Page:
Course units

Stage One

Introduction to Study in Higher Education now Introduction to Fashion Design, Fashion Media, Fashion Business Undergraduate Degrees (Part-time) introduces you to your course and its subject specialism as well as to effective learning and studentship at undergraduate level. It will orientate you to the practices and knowledge-base needed to understand your discipline and help you to develop your skills for independent & collaborative learning, reflection and your own self development. Students come from many diverse educational backgrounds and a part of this unit will enable to reflect on your own background and how that shapes the way you approach your course.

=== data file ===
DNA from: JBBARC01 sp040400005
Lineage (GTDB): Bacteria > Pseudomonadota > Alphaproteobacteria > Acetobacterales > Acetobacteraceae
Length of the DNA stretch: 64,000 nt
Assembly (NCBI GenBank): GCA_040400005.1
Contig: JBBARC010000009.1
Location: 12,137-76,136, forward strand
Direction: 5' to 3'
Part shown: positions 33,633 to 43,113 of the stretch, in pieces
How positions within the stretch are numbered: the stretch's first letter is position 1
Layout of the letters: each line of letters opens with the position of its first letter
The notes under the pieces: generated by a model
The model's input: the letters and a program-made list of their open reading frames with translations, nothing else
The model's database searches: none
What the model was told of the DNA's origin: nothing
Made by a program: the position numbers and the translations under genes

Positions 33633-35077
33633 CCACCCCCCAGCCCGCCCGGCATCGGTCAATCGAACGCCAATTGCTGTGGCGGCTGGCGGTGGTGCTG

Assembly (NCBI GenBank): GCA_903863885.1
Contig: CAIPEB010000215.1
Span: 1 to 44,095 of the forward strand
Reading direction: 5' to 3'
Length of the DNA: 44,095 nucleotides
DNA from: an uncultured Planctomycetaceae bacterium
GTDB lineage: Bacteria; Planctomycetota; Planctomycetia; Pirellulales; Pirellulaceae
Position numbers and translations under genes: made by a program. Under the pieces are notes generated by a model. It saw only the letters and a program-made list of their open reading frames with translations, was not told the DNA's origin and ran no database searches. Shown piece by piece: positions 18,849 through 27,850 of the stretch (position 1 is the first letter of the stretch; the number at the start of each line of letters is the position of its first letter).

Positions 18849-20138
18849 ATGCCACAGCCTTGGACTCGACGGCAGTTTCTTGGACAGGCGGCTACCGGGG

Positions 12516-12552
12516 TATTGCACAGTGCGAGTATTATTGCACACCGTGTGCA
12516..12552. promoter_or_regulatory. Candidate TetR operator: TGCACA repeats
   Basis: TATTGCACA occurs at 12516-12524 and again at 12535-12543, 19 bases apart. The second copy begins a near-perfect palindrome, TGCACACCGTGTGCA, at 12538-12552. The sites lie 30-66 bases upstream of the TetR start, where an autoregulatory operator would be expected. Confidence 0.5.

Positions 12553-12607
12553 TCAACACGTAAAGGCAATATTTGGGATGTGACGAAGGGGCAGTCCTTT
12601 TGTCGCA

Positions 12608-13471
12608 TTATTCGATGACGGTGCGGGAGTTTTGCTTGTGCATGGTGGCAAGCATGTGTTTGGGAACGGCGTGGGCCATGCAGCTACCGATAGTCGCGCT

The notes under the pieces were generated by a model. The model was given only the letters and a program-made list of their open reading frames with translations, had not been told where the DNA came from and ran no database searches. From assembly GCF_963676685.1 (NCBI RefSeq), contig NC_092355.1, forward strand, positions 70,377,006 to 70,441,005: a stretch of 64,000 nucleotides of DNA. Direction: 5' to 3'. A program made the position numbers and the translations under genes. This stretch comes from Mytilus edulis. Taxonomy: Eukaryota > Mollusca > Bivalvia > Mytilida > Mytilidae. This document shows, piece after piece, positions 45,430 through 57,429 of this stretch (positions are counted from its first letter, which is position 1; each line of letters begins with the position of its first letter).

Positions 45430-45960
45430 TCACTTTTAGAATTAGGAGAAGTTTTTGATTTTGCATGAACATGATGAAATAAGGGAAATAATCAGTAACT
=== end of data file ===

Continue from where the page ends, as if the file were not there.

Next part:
The Fashion Design Environment unit combines a theoretical view of design with practical design processes from idea to product, and looks at design in both generic and fashion-specific terms. Through examining recent and archival fashion collections you will see how fashion trends inform the creative process. You will begin to understand the role of design in creating fashion brands, and will  look at the importance of factors such as product, retail environment and point of sale graphic design in a global context.

Understanding the Business of Fashion gives you an introduction to business and management processes and skills that characterise successful fashion organisations. You will be encouraged to evaluate your own skills and predispositions and develop an action plan to supplement them. Theories of interpersonal and group dynamics and management theories will provide you with tools to utilise during the course and in future employment.